Tammye Nash. |. Managing Editor
[email protected]

The board of directors of Texas Pride Impact Funds this week issued its second “request for proposals” call, asking for Texas-based non-profits that provide support and services to the state’s LGBTQ community to submit grant requests. Through its grants, TPIF “will help eligible organizations whose work — whether current, new or joint projects — is consistent with the TPIF mission of ‘securing the future for LGBTQ Texans by inspiring giving and investment and expand opportunities to enrich our communities,’” according to a press release issued by the organization.

The deadline for applications is 5 p.m. Friday, May 10. Grant awards will be announced as early in the fall as possible, a spokesperson said.

TPIF’s call for proposals in its first-ever grant cycle last year “drew proposals from 38 organizations around the state,” the press release noted. In that first cycle, 15 grant requests were funded, for a total of $120,000 in funds distributed by TPIF.

TPIF Vice President Judy Sherman said the organization plans to distribute up to $120,000 in grants again this year.
“The goal of the [request for proposals] is to identify organizations that are doing incredible work but lack the staff or financial resources to fulfill their mission,” said TPIF Treasurer David Carlson. “The health — and future — of the LGBTQ community in Texas is in the hands of non-profit partners who do so much with so little. Very few other foundations will fund LGBTQ nonprofits and programs; therefore, it is vital that we support a wide variety of community needs.”

Sherman agreed, adding, “At the end of the day, we are really looking to serve the most under-served, most marginalized needs across the state. We were thrilled to give a grant last summer to an organization in Midland, a support group working with transgender individuals out there. And then from Midland, down to South Texas. We are supporting a group in Harlingen, on the border, in staging a Pride festival this summer. That is huge. Those groups are typically completely under-the-radar for major funders.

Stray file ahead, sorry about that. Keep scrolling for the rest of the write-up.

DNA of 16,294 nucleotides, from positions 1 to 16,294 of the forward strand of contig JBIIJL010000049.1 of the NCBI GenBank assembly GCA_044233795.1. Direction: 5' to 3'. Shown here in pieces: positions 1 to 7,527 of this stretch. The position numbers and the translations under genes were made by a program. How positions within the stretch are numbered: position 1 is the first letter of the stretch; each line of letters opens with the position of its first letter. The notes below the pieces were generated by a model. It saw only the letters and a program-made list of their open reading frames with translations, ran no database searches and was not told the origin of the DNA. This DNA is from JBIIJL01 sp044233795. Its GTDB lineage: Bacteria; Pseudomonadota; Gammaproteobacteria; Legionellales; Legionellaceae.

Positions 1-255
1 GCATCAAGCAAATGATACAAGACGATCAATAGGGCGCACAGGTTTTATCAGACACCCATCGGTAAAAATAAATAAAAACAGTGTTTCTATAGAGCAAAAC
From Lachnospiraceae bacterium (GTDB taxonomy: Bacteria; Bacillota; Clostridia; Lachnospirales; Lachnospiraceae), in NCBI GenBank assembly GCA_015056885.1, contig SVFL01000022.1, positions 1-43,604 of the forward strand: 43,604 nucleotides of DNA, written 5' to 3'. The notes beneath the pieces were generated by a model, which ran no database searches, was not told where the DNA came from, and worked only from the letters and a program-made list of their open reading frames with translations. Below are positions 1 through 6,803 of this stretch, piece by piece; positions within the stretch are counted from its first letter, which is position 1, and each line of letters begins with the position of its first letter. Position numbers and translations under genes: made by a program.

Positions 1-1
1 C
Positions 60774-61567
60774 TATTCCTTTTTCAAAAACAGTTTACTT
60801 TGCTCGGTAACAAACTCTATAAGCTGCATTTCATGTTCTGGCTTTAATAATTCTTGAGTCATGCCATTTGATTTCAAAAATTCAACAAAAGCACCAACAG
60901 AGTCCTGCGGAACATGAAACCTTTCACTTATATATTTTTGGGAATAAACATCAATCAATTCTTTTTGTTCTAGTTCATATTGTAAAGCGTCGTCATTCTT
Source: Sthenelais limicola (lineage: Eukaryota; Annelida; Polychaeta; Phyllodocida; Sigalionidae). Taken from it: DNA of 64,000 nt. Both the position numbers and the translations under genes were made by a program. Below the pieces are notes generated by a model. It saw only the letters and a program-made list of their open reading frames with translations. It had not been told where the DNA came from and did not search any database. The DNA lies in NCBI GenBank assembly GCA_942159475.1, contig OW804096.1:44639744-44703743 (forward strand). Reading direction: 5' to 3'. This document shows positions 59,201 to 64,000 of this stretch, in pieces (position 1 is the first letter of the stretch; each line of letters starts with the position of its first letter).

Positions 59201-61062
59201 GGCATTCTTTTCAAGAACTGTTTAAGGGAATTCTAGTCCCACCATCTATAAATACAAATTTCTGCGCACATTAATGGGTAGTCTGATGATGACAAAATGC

“You hear their stories, you go down there and see how those folks are living, and it will break your heart,” Sherman said. “Those of us in North Texas think we have some idea of what’s going on down on the border, but we don’t — at all. It’s been very enlightening for everyone to see what’s happening there.”

TPIF’s grants are intended for “organizations and projects that align with funding priorities that include health care, seniors, youth, employment, and social support” — priorities determined through TPIF’s statewide needs assessment survey, completed before the first round of grants last year.

Applicants must have status as a 501(c)(3) nonprofit organization or documented fiscal sponsorship by an organization with current 501(c)(3) status; documentation proving the applicant does not discriminate “with regard to race, color, gender, religion, sex, gender identity, sexual orientation, religion, marital status, national origin, political affiliation, ancestry, veteran status, physical disability, socioeconomic status, or source of income in its employment practices, selection of board members, selection of students, or acceptance of clients for services or products, or as otherwise provided by all applicable federal, state and local laws;” and proof that the program or service to be funded “clearly tracks the of the number of LGBTQ Texans served and/or documentation of the impact on the LGBTQ community in Texas.”

All three criteria must be satisfied for the application to be evaluated. RFP applications are available only at TxPIF.org/needs-assessment-grants/grant-process-defined. A list of last year’s grant recipients can be found at TxPIF.org/needs-assessment-grants/2018-grantees/.